In an opinion issued late today, US District Judge Jed Rakoff ruled that New York Police Department officers are not entitled to qualified immunity from the arrests on the Brooklyn Bridge on October 1, 2011 at the start of the Occupy movement. He has ordered the lawsuit to proceed.
"This is a major victory in the fight for justice and vindication for the seven hundred people falsely arrested by the NYPD," stated Mara Verheyden-Hilliard, Executive Director of the Partnership for Civil Justice Fund which filed the class action lawsuit days after the arrests. "This is a clear message in defense of free speech. The Court's ruling means that scores of NYPD officers are potentially liable to hundreds of arrestees who were mass arrested in a peaceful protest in a blatant violation of their constitutional rights."
"From the onset, this case has involved competing narratives: the police's carefully crafted PR presentation that was spun to the press in the immediate hours after the mass false arrest, vs. the truth," stated Carl Messineo, Legal Director of the PCJF. "The plaintiffs in this lawsuit sought to set the record straight in their demand for justice. The court repeatedly cited the evidence presented in the complaint, including multimedia video evidence, in its finding that NYPD officers can be held liable for conducting these false arrests. We've said all along that the police invited protestors into the bridge and then turned around and, without notice or warning, arrested them. The ruling vindicates and credits that narrative that we have said is the truth all along."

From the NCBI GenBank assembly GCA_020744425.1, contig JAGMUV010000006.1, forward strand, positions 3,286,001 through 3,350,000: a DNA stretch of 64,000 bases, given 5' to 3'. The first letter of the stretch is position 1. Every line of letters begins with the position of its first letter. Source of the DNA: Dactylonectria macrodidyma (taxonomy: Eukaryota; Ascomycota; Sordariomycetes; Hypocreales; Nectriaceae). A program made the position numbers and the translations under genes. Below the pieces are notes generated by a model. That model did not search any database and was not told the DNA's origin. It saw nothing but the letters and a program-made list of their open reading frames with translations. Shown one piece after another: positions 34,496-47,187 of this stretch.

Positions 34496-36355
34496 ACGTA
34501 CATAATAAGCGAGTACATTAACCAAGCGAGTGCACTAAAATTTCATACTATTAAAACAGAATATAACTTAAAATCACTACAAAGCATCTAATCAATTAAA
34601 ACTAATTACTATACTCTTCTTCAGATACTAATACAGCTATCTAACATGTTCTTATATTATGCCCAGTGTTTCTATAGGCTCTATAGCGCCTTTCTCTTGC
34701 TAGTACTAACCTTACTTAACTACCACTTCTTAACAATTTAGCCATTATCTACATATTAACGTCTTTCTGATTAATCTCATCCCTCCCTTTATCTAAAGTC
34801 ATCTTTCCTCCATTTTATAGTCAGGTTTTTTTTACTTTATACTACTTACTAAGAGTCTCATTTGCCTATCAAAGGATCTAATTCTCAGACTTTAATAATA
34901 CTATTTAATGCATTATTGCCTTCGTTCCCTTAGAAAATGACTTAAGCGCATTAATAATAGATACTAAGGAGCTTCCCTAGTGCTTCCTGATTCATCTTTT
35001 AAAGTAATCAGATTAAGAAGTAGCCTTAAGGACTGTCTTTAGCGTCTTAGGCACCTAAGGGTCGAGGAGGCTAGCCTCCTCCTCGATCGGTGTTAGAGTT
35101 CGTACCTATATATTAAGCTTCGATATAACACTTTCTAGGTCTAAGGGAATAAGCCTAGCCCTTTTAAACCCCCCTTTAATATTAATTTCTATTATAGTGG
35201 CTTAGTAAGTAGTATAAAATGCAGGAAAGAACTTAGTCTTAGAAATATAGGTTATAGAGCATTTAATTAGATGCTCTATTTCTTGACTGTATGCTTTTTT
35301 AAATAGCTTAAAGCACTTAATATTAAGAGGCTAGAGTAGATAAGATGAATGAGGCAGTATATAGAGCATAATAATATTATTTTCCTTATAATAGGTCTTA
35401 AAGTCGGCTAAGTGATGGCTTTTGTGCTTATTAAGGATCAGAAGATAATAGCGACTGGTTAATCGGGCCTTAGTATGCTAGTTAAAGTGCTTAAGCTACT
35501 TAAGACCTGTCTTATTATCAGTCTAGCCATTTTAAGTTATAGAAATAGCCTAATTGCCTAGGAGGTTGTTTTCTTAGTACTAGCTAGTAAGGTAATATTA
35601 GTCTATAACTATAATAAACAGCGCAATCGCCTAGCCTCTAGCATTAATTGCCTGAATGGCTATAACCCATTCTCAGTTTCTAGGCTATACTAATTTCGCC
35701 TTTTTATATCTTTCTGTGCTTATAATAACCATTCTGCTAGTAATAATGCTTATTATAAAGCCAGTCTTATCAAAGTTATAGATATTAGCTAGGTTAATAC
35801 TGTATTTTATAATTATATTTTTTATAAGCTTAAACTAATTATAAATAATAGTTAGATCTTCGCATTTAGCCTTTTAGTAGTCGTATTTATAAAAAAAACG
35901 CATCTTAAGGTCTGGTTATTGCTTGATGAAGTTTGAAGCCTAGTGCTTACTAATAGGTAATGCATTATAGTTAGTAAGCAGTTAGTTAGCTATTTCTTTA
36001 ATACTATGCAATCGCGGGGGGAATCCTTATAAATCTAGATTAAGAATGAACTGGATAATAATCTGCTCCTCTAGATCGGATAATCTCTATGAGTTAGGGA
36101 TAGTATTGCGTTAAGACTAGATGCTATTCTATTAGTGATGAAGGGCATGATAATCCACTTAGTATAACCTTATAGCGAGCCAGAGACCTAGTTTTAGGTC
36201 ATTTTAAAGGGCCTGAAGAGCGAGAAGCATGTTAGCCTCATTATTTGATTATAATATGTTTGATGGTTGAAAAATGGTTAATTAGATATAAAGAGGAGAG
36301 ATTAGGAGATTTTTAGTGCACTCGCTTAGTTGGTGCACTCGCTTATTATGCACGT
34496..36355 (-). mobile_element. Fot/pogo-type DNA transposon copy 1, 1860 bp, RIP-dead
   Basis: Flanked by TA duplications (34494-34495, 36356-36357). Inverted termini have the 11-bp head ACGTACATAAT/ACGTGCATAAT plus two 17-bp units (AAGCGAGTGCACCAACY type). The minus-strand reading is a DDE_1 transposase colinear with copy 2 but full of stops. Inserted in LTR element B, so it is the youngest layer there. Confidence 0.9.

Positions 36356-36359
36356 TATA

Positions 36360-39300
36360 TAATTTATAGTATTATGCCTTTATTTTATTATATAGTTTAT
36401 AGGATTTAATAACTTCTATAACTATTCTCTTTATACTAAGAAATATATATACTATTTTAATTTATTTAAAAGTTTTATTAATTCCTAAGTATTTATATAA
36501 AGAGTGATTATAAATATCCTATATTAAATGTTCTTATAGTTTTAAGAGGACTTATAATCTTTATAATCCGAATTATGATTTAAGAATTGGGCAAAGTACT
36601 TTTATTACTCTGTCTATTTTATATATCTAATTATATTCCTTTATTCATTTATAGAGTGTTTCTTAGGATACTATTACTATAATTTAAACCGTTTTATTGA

The rulings states:
"[A] reasonable officer would have understood that it was incumbent on the police to clearly warn the demonstrators that they must not proceed onto the Brooklyn Bridge's vehicular roadway...the officers...turned and started walking away from the demonstrators and onto the road way -- an implicit invitation to follow. While the demonstrators might have inferred otherwise if they had heard the bull horn message, no reasonable officer could imagine, in these circumstances, that this warning was heard by more than a small fraction of the gathered multitude...Indeed, the plaintiffs' video shows what should have been obvious to any reasonable officer, namely, that the surrounding clamor interfered with the ability of demonstrators as few as fifteen feet away from the bull horn to understand the officer's instructions."
The ruling opens with the following: "What a huge debt this nation owes to its 'troublemakers.' From Thomas Paine to Martin Luther King, Jr., they have forced us to focus on problems we would plefer to downplay or ignore. Yet it is often only with hindsight that we can distinguish those troublemakers who brought us to our senses from those who were simply . . . troublemakers. Prudence, and respect for the constitutional rights to free speech and free association, therefore dictate that the legal system cut all non-violent protesters a fair amount of slack. These observations are prompted by the instant lawsuit, in which a putative class of some 700 or so 'Occupy Wall Street' protesters contend they were unlawfully arrested while crossing the Brooklyn Bridge on October 1, 2011."